Continuing in the spirit of Fred Wilson’s “Hacking Education” session which I linked to in my previous post, I wanted to highlight a couple of the main themes that emerged from that discussion:

1) Students take control of their own education. Best practices in this area are schools like the SUK high school in Helsinki, Finland where students manage their own curriculum and schedules.

2) Rise of alternative forms of education (home schooling, charter schools, online learning, adult education/lifelong learning).

3) Disrupt from the inside: Open courseware, lesson sharing, social networks, and lightweight/public publishing tools are examples of disruptive approaches that will work inside the existing system.

What impact will these changes have on tomorrow’s college graduate? Take a look at the following series of videos featured on Presentation Zen which represent some of the best applicants for Australian’s Tourism Queensland quest to recruit for the “best job in the world“. Not only was I struck by the incredibly professional quality of the videos and the creativity and imagination which went into their scripting, shooting and editing, I also wondered what this generation could teach us about time management. They are all in their early 20s, and aside from having aced their undergraduate degrees and being first-rate communicators, they all seemed to be sky-diving, bungee jumping, rafting and biking in their spare time. All were well-travelled and multi-lingual, and each one had crafted a unique and original case for why Queensland Tourism should hire someone who had never set foot in Australia before to be a caretaker of the Great Barrier Reef Islands.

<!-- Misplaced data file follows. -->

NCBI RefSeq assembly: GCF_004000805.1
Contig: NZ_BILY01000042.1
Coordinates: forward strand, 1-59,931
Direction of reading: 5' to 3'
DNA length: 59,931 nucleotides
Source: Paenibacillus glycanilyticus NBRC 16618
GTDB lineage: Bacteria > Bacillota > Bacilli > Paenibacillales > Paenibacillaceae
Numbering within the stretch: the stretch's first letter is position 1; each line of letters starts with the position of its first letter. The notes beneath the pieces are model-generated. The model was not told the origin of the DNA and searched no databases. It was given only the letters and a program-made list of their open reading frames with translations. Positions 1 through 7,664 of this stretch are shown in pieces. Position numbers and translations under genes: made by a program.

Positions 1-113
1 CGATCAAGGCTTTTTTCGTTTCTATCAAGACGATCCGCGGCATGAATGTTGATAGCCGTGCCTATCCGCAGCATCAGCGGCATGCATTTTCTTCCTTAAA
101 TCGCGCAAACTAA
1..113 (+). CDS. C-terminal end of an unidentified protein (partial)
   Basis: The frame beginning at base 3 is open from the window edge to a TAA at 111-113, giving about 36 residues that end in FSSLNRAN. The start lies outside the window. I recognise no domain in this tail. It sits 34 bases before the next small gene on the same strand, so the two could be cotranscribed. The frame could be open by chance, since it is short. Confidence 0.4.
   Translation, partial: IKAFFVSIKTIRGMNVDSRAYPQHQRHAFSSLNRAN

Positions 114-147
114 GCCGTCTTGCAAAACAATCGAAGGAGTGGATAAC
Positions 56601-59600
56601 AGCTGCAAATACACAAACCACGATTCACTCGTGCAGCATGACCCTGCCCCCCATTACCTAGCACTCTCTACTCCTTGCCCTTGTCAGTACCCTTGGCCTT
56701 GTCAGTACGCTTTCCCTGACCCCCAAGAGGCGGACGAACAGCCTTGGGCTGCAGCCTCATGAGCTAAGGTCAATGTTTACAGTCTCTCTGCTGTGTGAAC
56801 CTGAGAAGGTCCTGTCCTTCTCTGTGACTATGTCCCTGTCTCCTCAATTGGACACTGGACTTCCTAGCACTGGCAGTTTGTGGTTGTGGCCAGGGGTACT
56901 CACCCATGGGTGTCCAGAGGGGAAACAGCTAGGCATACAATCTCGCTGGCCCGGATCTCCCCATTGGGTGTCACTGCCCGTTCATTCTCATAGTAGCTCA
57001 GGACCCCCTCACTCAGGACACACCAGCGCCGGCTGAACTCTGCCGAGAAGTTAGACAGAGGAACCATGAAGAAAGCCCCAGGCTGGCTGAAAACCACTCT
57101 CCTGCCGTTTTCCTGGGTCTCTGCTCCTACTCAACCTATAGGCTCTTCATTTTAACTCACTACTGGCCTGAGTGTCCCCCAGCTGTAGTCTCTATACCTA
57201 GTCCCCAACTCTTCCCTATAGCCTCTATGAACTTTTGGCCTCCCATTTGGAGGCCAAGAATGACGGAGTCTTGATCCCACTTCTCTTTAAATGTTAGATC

This one is my favourite, featuring Mitchell from Canada. Just outstanding.

I could not help but speculate on what legacy this particular generation would leave behind for those who will graduate in 2019, by which time our economic systems will have adjusted downwards towards a more sustainable level of resource exploitation and energy consumption.

My guess is that travel, speaking many languages and practising a wide range of sports will be a lot less relevant when it comes to creating a place for oneself in the workplace of 2019. (or whatever it is called by then).

We will be a lot more local, self-reliant and community-centric. The frantic race for quantitative assets (degrees, languages, awards) will make way for something slower and more qualitative, while retaining the energy and can-do spirit of the digital native generation.

In our lifetime we have seen the boundaries between work and leisure disappear completely. Work that is meaningful is perceived as being Leisure Plus; while leisure is an opportunity to advance work objectives with a longer time span such as developing lifelong learning, freelancing or helping others with their projects. Social media wraps this process up and makes it seamless. The only time I know I am not working, for instance, is if I’m reading a book written in the 19th century. We are constantly brainstorming, making connections, testing ideas and mashing up. All this has made life more meaningful, while at the same time distorting and corrupting our relationship with time. There is only one way to go from here, and that is backwards: slow down, listen more attentively and mindfully and take pleasure in gestures that affirm the here and now-ness of our human condition. And that includes in our schools.